India has quickly built an aspiring green energy empire that promised to lead economic development through industrial capacity expansion and domestic manufacturing. And considering Hon’ble Prime minister Shri Narendra Modi’s announcement of ‘Make in India’ we can agree that the country had plans to support and utilize the manufacturing sector to drive growth. And as we hoped for, ‘Make in India’ worked well in welcoming foreign investment, encouraging technological growth, and reducing knowledge curve. This indicated a rapid solarisation of the country and showed potential to uplift India’s economy through industrial expansion. However, the initiative has failed to result into the growth trajectory it promised to showcase.
Why Things Turned Sour?
The initiative Make in India was designed to replicate the strategies that have helped manufacturing giants like China to gain the mantle of global supplier. And with as lucrative sector as solar growing in India, this was a very possible idea. Make in India would have focused on manufacturing, creating jobs, helped faster project deployments, R&D growth, and gained access to export market while satisfying domestic demand.
And supportive actions like establishing Special Economic Zones (SEZs) and offering benefits like- 10-year income tax holiday, exemption from excise duties, cheaper water, electricity, exemption of sales tax in certain states and payment security prove that India was committed to build a solar empire through manufacturing.
Although, Indian Solar sector leapt from 5 GW in 2015 to 10 GW in 2016 to ~24 GW in 2018, India’s solar manufacturing capacity have not flourished, as it should have been. Rather than manufacturing solar, India focused on importing solar and this growing dependency towards imported solar modules is giving away India’s claim of building self-reliant green energy industry that could have lifted the country from energy scarcity, employment issues, and lack of industrial infrastructure.
India spent $3.8 bn on solar module import in FY 17-18, and this has diverted the progress in manufacturing capacity expansion, to importing solar, which is leading to a market scenario where foreign suppliers have claimed more than 80% share.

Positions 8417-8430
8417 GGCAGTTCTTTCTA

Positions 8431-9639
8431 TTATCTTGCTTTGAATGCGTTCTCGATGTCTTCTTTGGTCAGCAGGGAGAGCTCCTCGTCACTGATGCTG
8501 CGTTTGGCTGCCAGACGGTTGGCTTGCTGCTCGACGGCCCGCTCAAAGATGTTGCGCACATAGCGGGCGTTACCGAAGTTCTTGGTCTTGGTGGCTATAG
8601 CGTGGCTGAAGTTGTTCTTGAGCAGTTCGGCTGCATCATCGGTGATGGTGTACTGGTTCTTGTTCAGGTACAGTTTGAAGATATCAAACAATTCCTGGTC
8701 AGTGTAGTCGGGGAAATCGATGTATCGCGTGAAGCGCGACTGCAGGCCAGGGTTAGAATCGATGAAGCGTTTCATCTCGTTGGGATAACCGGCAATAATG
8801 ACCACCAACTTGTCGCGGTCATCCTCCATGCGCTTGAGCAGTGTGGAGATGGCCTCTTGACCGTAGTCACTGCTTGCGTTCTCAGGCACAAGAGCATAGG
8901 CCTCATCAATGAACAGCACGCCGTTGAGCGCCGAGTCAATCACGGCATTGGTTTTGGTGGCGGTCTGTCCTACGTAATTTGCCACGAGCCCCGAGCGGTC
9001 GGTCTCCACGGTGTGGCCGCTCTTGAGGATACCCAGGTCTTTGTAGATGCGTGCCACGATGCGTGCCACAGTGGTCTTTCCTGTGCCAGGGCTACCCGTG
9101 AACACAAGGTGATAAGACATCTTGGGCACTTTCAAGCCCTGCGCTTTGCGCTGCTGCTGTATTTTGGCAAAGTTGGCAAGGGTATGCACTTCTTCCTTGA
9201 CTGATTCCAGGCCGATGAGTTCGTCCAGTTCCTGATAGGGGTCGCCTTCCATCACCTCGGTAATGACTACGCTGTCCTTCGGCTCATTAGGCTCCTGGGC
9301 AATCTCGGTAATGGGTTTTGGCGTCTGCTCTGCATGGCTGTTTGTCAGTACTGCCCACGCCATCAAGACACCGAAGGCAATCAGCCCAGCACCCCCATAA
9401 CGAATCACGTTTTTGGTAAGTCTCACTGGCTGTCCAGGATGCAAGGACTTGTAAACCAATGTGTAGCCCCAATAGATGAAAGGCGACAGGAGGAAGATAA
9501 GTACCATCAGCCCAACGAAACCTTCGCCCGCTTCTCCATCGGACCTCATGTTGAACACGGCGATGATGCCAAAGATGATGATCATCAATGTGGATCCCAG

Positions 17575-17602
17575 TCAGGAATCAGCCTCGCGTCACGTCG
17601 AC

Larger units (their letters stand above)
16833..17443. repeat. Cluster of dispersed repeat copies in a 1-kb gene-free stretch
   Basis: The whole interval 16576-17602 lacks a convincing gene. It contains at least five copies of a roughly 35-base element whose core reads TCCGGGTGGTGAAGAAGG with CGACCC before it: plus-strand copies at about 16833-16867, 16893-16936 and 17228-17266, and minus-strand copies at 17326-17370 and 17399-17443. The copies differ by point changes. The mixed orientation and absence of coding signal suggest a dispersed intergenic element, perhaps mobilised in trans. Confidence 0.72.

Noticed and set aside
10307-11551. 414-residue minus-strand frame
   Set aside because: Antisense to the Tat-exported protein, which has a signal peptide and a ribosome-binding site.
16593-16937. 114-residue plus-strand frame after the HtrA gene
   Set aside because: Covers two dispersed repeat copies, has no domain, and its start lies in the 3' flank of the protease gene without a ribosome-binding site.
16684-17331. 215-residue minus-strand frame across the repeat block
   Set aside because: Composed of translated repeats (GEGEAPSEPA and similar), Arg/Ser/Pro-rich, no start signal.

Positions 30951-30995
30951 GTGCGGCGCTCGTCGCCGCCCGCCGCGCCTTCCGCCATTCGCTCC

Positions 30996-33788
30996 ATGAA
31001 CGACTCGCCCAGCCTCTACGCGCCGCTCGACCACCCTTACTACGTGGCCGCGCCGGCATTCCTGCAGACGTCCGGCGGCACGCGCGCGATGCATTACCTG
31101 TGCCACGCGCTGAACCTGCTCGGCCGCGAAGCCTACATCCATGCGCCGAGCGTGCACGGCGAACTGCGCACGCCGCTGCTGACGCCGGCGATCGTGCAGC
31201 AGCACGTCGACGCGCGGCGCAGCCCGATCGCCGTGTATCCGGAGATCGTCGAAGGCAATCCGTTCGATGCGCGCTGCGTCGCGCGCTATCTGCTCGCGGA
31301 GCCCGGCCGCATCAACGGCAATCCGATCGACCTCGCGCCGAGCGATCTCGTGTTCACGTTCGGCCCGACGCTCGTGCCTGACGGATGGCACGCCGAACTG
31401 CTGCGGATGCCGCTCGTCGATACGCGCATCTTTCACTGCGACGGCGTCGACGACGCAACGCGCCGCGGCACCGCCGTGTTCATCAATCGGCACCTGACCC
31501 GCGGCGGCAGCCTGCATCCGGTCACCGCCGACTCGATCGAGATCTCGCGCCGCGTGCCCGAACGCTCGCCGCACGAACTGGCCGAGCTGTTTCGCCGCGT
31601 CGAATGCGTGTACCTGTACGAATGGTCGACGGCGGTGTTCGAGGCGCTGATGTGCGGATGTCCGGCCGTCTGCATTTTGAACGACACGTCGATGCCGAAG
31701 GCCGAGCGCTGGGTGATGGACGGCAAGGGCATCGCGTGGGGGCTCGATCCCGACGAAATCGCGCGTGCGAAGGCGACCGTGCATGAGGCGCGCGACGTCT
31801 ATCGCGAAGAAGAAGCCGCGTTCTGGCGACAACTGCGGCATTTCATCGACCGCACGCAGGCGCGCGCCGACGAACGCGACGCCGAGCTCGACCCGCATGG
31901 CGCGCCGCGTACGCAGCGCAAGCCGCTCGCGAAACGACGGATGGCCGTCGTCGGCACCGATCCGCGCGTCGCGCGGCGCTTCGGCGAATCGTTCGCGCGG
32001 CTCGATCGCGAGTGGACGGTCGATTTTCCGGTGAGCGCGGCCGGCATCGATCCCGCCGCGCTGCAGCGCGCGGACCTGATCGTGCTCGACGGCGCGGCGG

The Safeguard Dilemma
Besides continuous solar importing, drop in solar tariff, lack of green energy distribution to the grid, and cancelation of projects, there has been another damaging blow dealt to the solar manufacturing sector through 25% safeguard duty imposition on SEZ based solar manufacturing units. If we factor in that- India’s 40% of Solar panel Manufacturing Units and 60% of Solar Cells Manufacturing Units are currently located in SEZs, it is impossible to understand the reason behind imposing safeguard duties on SEZ based solar manufacturers.
Safeguard duty imposition is estimated to raise the project costs by 25%, which will adversely affect project growth within the country. Additionally, Safeguard duty imposition will raise the solar tariff by raising the equipment cost, and defeat Government of India’s constant pursuit to reduce the solar tariff.
SEZs have supported Indian manufacturing sector, serving the purpose they were built for. Therefore, right now India needs to offer more support and investment to SEZs not taxes, or duties.
Continuous solar tariff drop welcomed by Government of India has created another issue- case in point- GUVNL, UPNEDA, SECI cancelled 3.9 GW (cumulative capacity) solar projects to drive down the tariff even lower. Also, demands like asking developers to set up a manufacturing plant to win solar projects (e.g- SECI’s 10 GW solar project continues to fail in attracting bidders) have negative effects and produced hesitant developers.
It is clear that Safeguard duty imposition completely defeats the purpose of protecting domestic industry. Just as well, constrained growth of Make in India will have a negative effect at the Indian solar sector.
Letting initiatives like Make in India run at full throttle, and supporting domestic manufacturing by exempting taxes, can still give India a fighting chance to compete with foreign solar suppliers and gain prominence in the export market while reaping the benefit of having an enhanced industrial infrastructure.
It is obviously important for India to reach its solar deployment targets, but it has to be based on modules manufactured in India. Building a solar empire on imports will be costly in the long run and unsafe. Only supporting and building manufacturing sector can lead India to energy security.